Shamsunnahar Mahmud

From Wikipedia, the free encyclopedia
Jump to: navigation, search
Shamsunnahar Mahmud
Native name শামসুন্নাহার মাহমুদ
Born 1908
Guthuma village, Feni District, Bengal Presidency, British India
Died April 10, 1964(1964-04-10) (aged 55–56)
Dhaka, East Pakistan
Occupation Writer, politician and educator
Parent(s) Mohammad Nurullah

Shamsunnahar Mahmud (c. 1908 — April 10, 1964) was a writer, politician and educator in Bengal during the early 20th century. She was a leader of the women's rights movement in Bengal after the death of Begum Rokeya.[1]

Early life and education[edit]

Mahmud was born in 1908 in Guthuma village, Feni District. Her father, Mohammad Nurullah, was a munsiff. Khan Bahadur Abdul Aziz was her grandfather. Her brother, Habibullah Bahar Chowdhury was a politician.[1]

Mahmud started her studies at Dr. Khastagir Government Girls' School in Chittagong, and matriculated in 1926 as a private candidate. She received her I.A. in 1928 and B.A. in 1932 at the Diocesan College of Calcutta.[2] In 1942, she completed her M.A. in Bengali literature.[1] After her studies she joined women rights movement led by Begum Rokeya.

Career[edit]

Mahmud started her career as a teacher of Bengali literature at Lady Brabourne College. She worked as secretary to the Nikhil Banga Muslim Mahila Samity (All Bengal Muslim Women's Society). She visited Turkey and the Middle East as a representative of East Pakistan in 1952. She was elected member of the National Assembly in 1962.[3]

In 1961, she initiated the establishment of "The Centre for the Rehabilitation of Disabled Children".[1] She led a delegation to the International Council of Women in Colombo and joined the International Friendship Organization as Asia's regional director.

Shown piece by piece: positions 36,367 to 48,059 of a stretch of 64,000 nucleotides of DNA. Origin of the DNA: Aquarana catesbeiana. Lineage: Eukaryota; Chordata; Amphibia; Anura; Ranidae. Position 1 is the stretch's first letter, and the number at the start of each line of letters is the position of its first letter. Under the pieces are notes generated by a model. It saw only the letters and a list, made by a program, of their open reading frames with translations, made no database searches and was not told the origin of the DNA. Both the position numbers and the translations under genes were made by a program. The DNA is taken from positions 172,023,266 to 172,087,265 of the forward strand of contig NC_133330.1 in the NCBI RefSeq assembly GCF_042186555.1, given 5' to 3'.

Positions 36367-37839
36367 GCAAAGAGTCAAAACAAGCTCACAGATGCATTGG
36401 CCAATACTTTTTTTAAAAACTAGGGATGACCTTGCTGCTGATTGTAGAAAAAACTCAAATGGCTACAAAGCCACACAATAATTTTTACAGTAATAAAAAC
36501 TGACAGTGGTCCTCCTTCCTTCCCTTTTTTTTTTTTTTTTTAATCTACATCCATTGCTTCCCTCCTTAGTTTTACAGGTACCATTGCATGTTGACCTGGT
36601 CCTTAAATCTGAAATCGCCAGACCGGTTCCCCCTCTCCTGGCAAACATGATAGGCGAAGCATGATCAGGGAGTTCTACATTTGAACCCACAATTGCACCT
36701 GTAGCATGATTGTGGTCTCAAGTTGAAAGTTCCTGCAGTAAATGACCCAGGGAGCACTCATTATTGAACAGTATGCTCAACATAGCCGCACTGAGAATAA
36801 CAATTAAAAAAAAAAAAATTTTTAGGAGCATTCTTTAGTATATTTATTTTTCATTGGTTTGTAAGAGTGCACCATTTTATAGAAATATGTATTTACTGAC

Personal life[edit]

She married Wahiduddin Mahmud in 1927. He was the Surgeon General of then East Pakistan. Together they had two sons, Mamun Mahmud, a martyred freedom fighter during the 1971 Liberation war of Bangladesh, and Mainuddin Mahmud, a cricketer, and sports enthusiast.

Works[edit]

Mahmud's first poem was published in a juvenile monthly magazine "Angur". She edited the women's sections of the magazines "Nauroj"and "Atmashakti". Together with her brother, Habibullah, she edited the magazine Bulbul (1933) which was published from Kolkata. She wrote books which included Punyamayi (1925), Phulbagicha (1935), Begum Mahal (1936), Roquia Jibani (1937; The first biography of Begum Rokeya), Shishur Shiksa (1939), Amar Dekha Turaska (1956) and Nazrulke Jeman Dekhechhi (1958).

Legacy[edit]

After Mahmud's death, a women's hall of the University of Dhaka was named Shamsunnahar Hall.[1] She was awarded Independence Day Award in 1981 by the Government of Bangladesh for her contribution to social work.

References[edit]

  1. ^ a b c d e AKM Saifuzzaman. "Mahmud, Shamsunnahar". Banglapedia. Retrieved March 18, 2016. 
  2. ^ Amin, Sonia (1996). The World of Muslim Women in Colonial Bengal, 1876-1939. BRILL. p. 159. ISBN 90-04-10642-1. 
  3. ^ Banu, Razia Akter (1992). Islam in Bangladesh. BRILL. ISBN 90-04-09497-0.